Figuring out the hows of social media shouldn't be complicated. These are just a few guides to build a social media strategy piece by piece.
Wouldn't it be great if you could answer 5-10 questions about your social media goals, your staff time and your audiences and poof - get set up on the social media channels that will be perfect for your organization?
Yeah, me too.
Unfortunately for all of us - there's no secret formula. What works for you doesn't always work for me. But there are a few things you can do to make the channel selection process less painful than a year of A/B email testing.
6 things to think about before selecting a channel:
1- What are your goals for social media? Are you hoping for one on one interaction? Do you plan on sharing a lot of photos? What product or services are you trying to promote and to whom? Knowing what you want to do (or what you think you want to do) will help you narrow down your choices. This is usually called "Define your objectives" in business speak - it means, figure out what you want to do. If you want to create a space for interacting with your community or if you want to have a 24hr customer service line - define it here. While you are at it- set up a few metrics or benchmarks to refer back to every month or so - things like, increase referrals to our website or get 100 followers is fine.
2- How much staff time will you be able to devote to developing content? With the development of tools like HootSuite and SocialOoomph - we can treat social media like that Ronco Rotisserie: Set it and FOR-GET it! At some point though - you do have to develop content. If you only have an hour once a week - Facebook may be ideal for you. But if you are a news junkie and can take 15 mins at awkward times each day - Twitter might be perfect for you.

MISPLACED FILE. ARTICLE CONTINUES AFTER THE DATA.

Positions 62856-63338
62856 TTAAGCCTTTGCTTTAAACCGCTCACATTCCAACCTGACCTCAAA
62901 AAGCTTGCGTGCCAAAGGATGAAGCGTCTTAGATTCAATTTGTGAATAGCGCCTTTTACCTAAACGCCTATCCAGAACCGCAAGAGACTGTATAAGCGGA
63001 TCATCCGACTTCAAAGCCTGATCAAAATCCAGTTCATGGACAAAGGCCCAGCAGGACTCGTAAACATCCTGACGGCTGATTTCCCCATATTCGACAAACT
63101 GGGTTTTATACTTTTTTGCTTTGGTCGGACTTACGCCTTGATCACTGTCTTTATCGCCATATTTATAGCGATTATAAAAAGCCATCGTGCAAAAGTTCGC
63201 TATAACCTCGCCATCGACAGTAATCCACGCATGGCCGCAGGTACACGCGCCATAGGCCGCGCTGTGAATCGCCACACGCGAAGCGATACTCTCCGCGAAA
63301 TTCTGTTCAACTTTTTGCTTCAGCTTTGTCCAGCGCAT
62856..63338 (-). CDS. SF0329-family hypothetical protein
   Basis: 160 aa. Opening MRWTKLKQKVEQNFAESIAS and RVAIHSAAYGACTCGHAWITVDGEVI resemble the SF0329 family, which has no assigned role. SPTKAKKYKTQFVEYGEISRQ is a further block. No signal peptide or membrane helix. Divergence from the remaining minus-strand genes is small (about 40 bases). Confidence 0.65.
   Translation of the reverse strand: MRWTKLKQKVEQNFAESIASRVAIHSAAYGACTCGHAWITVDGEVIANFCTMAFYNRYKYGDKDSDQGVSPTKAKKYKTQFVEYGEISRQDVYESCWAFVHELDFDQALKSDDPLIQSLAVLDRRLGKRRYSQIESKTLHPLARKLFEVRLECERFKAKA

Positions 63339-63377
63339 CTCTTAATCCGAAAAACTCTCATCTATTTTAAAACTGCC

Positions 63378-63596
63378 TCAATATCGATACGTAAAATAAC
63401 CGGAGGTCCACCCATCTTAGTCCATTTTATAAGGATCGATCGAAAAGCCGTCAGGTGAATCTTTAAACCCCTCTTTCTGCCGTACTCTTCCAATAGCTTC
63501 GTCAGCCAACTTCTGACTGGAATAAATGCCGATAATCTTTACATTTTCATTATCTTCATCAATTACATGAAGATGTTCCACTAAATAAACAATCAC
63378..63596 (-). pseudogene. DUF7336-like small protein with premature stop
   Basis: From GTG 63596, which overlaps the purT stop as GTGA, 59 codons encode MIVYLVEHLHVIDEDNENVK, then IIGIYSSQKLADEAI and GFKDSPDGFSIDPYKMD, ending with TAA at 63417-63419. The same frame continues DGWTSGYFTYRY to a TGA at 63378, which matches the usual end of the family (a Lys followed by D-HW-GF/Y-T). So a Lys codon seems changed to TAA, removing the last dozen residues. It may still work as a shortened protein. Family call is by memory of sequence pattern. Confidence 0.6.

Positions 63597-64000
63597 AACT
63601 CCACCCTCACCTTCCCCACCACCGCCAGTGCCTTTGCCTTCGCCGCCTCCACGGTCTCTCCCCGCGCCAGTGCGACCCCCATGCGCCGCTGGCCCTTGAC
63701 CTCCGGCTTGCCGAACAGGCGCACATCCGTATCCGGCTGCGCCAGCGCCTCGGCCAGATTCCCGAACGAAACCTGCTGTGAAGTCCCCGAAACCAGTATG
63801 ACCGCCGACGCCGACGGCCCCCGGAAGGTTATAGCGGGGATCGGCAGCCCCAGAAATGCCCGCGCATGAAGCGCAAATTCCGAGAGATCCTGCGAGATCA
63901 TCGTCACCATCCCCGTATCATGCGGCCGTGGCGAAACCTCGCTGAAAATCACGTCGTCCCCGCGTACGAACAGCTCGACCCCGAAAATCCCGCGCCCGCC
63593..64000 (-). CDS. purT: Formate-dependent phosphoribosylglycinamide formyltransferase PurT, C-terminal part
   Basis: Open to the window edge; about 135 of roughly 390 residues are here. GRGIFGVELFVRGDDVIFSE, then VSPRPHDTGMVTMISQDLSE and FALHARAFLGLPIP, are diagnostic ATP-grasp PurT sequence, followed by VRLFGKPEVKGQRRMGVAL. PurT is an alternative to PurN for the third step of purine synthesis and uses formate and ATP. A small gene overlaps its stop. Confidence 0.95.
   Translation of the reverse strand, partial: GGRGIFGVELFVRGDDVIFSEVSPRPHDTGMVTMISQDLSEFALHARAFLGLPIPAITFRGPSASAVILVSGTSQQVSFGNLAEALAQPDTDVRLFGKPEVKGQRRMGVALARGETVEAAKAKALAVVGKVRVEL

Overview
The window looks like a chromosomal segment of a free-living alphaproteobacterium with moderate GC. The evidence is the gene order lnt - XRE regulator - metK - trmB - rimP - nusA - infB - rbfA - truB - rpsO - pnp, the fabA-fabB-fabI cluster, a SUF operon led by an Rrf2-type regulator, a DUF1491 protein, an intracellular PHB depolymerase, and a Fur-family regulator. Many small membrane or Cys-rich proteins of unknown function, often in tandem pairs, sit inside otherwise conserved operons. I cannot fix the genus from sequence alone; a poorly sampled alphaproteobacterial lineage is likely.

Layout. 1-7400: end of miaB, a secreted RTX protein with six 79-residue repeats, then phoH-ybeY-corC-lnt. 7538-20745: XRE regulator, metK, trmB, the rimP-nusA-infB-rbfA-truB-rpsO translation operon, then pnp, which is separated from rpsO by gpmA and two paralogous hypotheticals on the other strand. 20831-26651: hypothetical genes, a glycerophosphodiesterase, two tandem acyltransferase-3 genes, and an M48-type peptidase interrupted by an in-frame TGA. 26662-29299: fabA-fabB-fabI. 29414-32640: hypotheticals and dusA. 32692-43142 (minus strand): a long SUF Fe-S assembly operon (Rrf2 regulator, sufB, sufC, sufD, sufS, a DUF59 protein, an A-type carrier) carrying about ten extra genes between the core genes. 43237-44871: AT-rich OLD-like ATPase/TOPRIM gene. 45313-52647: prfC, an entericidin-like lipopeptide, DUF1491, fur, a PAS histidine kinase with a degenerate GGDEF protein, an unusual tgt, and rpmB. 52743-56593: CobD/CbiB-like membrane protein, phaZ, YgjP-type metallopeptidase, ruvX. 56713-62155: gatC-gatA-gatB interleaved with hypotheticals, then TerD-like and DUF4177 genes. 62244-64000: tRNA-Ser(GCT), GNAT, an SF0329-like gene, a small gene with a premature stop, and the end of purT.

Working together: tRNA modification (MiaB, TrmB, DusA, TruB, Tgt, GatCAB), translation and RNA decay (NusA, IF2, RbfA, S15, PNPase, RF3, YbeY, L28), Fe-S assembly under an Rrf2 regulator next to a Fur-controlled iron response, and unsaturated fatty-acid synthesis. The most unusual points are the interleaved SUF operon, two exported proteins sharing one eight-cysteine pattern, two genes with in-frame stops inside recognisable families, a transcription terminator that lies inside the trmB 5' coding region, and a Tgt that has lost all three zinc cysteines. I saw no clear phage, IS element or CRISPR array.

3- Where is your audience? No really. It's all about the user experience. Where is your audience? You wouldn't try to sell a TV at McDonalds or a Big Mac at Best Buy right? Best way to find out where you should be is ask people. Ask staff. Ask donors. Ask volunteers.
4- Make a content calendar for the year. If you can't roughly estimate the sort of topics and content you'd have on the channel for the next 12 months, you need to do one of two things: a) learn what your organization is doing for the next year or b) pick a different channel.
5- What is your competitor doing? What channels are they on? What sorts of things do they talk about? You should be able to list your top 4 competitors, the channels they are on, the types of things they post and how often they push their product or services. Keep in mind their staffing and budgets as well - you want to know what the competition is doing but if you are a mom & pop diner you don't want to pull out your hair trying to beat an international chain. The key is figuring out how to own the market in your area.
6- What channels do you like to use? These will be the easiest channels to work in, because you already play a part. Before I decide on a channel, I ask people who are in that space what they think and do. For example, for months, I couldn't figure out why Pinterest would be cool for anyone who doesn't run a blog and need a place to tag webpages. Then I talked to a mom who used it to organize craft ideas, home renovations and wedding planning. Talking to people who fully embrace the channels you are thinking about helps you figure out how you would use it - without the hours of stumbling around the channel.
If you've already selected a channel, but aren't sure if you made the right choice, take a look at Idealware's list of 10 Things You're Doing Wrong before making any rash decisions like cancelling your account.